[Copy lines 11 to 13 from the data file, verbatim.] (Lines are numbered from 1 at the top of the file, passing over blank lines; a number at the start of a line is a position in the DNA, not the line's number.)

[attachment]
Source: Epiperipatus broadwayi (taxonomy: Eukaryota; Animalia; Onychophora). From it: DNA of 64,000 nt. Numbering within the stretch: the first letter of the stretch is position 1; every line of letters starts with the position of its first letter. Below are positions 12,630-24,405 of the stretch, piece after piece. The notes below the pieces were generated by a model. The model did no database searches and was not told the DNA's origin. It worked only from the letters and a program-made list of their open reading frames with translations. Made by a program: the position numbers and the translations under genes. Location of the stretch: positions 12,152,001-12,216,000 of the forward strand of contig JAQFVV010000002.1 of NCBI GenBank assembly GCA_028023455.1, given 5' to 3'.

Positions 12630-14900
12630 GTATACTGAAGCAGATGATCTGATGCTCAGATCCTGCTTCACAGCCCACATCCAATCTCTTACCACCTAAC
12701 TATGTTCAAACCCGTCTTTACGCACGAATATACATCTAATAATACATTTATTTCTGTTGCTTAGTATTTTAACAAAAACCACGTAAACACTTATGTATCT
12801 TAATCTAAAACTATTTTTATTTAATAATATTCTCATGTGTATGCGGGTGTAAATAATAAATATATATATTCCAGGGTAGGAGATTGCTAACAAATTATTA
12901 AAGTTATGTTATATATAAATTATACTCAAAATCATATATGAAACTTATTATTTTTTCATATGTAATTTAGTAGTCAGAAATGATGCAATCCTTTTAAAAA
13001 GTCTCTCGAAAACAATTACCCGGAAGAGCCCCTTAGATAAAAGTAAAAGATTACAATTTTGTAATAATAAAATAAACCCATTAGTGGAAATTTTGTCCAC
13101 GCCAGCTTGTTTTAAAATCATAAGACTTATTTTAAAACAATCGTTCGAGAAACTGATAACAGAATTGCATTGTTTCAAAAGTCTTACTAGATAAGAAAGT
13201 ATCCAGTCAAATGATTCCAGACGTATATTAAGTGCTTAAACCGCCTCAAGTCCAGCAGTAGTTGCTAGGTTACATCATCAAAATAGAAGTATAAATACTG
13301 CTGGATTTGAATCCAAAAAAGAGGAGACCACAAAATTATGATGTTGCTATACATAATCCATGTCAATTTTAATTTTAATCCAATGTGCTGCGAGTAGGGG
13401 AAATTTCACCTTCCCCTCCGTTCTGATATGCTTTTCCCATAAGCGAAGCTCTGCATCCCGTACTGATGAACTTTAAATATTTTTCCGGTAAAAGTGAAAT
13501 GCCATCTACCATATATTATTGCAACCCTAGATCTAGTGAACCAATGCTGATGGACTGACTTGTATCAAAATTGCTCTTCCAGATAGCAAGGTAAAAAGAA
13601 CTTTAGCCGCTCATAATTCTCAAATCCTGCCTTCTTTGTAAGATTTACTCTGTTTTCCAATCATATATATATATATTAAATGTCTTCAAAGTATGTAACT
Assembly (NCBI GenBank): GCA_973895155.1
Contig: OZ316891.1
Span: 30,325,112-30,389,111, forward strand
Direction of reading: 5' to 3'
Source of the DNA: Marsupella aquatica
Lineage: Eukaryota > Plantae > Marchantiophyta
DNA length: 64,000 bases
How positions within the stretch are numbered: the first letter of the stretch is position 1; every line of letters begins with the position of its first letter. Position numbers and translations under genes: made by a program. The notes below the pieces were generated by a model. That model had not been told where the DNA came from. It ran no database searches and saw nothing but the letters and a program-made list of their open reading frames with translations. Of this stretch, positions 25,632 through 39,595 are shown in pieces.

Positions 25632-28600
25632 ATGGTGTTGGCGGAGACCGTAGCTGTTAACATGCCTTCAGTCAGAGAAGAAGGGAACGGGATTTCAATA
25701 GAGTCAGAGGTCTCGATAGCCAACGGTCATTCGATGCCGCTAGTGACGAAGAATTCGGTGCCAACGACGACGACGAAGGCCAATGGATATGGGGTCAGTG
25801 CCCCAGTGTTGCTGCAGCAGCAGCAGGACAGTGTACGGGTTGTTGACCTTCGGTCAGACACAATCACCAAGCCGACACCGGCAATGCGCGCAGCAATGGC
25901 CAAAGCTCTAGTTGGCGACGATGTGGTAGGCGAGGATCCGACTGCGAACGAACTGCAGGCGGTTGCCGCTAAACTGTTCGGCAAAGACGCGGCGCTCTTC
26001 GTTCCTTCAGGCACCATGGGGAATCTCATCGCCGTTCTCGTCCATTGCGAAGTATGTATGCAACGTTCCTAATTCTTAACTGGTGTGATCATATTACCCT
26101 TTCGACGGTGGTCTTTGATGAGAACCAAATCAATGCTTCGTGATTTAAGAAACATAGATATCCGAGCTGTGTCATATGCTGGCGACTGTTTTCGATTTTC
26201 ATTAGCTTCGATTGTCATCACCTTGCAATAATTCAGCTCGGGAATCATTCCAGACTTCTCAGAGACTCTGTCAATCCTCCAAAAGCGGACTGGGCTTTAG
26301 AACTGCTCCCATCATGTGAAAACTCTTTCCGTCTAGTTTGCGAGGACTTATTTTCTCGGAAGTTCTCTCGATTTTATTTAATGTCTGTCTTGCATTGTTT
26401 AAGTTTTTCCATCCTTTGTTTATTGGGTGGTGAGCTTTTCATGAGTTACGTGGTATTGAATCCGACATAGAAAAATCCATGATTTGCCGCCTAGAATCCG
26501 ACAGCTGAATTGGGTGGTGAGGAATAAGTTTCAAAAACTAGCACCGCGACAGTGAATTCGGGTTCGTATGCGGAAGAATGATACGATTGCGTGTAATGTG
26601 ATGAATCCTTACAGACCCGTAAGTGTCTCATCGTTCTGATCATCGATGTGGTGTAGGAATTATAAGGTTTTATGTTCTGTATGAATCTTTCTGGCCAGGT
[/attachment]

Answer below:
13401 AAATTTCACCTTCCCCTCCGTTCTGATATGCTTTTCCCATAAGCGAAGCTCTGCATCCCGTACTGATGAACTTTAAATATTTTTCCGGTAAAAGTGAAAT
13501 GCCATCTACCATATATTATTGCAACCCTAGATCTAGTGAACCAATGCTGATGGACTGACTTGTATCAAAATTGCTCTTCCAGATAGCAAGGTAAAAAGAA
13601 CTTTAGCCGCTCATAATTCTCAAATCCTGCCTTCTTTGTAAGATTTACTCTGTTTTCCAATCATATATATATATATTAAATGTCTTCAAAGTATGTAACT